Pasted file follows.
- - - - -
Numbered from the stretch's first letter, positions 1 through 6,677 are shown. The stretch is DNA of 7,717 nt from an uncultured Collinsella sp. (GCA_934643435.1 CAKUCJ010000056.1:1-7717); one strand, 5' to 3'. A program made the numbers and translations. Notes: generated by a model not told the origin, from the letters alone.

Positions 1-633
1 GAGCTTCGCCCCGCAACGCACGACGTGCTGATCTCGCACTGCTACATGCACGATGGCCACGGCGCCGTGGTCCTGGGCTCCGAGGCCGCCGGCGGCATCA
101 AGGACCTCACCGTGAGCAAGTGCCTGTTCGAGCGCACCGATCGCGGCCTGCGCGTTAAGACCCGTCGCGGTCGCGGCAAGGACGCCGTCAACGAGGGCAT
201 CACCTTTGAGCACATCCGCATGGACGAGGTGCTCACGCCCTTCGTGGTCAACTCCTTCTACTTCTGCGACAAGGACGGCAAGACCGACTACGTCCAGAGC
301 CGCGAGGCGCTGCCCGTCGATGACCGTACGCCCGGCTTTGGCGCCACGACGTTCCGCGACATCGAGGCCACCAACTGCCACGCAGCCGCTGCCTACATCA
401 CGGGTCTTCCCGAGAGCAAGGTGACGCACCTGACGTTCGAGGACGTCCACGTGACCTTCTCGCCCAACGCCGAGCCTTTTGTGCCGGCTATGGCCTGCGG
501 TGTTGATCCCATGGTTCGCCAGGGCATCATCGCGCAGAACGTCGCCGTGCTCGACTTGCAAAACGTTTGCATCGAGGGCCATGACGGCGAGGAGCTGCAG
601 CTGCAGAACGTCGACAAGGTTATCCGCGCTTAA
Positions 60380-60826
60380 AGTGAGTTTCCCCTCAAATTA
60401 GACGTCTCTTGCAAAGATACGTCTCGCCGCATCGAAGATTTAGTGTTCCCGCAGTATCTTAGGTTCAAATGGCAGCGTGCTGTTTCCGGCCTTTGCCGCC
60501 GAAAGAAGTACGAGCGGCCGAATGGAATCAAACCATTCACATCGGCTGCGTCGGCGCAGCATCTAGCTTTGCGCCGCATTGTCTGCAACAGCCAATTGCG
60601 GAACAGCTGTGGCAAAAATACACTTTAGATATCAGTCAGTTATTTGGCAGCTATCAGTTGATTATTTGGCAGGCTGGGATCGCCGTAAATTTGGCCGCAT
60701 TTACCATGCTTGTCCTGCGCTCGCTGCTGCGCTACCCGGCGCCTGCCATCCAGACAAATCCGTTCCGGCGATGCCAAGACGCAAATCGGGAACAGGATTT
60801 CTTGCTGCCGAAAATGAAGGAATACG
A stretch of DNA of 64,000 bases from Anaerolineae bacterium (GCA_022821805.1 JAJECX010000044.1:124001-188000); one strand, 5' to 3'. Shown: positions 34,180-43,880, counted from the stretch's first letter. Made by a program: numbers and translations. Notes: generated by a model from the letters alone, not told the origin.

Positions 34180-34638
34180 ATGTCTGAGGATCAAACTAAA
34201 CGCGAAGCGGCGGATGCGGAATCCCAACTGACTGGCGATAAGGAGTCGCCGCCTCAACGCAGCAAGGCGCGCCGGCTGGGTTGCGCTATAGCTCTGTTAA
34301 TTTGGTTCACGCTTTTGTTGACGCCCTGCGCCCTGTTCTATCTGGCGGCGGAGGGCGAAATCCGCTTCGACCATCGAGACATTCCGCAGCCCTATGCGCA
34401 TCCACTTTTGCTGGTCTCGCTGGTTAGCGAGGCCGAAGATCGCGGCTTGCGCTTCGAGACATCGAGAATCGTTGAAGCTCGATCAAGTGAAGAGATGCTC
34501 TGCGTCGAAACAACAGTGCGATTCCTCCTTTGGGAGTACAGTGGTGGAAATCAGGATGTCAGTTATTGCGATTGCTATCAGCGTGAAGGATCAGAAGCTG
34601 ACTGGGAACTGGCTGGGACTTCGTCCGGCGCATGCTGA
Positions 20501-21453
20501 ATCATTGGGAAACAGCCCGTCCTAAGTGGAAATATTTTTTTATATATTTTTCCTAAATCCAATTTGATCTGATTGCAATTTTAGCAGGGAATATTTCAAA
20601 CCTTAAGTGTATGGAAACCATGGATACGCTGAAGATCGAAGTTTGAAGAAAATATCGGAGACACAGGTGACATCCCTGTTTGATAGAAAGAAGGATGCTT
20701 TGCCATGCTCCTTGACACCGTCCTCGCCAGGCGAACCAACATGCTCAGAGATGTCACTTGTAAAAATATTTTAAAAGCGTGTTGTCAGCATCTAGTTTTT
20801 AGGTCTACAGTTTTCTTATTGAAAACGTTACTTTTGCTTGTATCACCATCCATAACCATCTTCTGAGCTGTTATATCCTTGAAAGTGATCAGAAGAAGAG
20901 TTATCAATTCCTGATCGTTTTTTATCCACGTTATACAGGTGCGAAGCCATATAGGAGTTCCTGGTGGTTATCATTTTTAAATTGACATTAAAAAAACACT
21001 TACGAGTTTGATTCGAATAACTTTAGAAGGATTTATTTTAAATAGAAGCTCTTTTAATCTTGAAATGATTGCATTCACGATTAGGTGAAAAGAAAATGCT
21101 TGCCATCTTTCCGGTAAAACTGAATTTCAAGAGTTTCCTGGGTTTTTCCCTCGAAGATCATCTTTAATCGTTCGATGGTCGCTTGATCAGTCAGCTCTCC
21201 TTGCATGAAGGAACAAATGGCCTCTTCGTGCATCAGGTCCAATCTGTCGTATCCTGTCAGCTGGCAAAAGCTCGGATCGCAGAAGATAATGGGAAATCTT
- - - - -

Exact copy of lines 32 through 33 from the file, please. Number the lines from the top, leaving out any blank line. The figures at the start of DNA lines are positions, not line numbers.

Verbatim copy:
21101 TGCCATCTTTCCGGTAAAACTGAATTTCAAGAGTTTCCTGGGTTTTTCCCTCGAAGATCATCTTTAATCGTTCGATGGTCGCTTGATCAGTCAGCTCTCC
21201 TTGCATGAAGGAACAAATGGCCTCTTCGTGCATCAGGTCCAATCTGTCGTATCCTGTCAGCTGGCAAAAGCTCGGATCGCAGAAGATAATGGGAAATCTT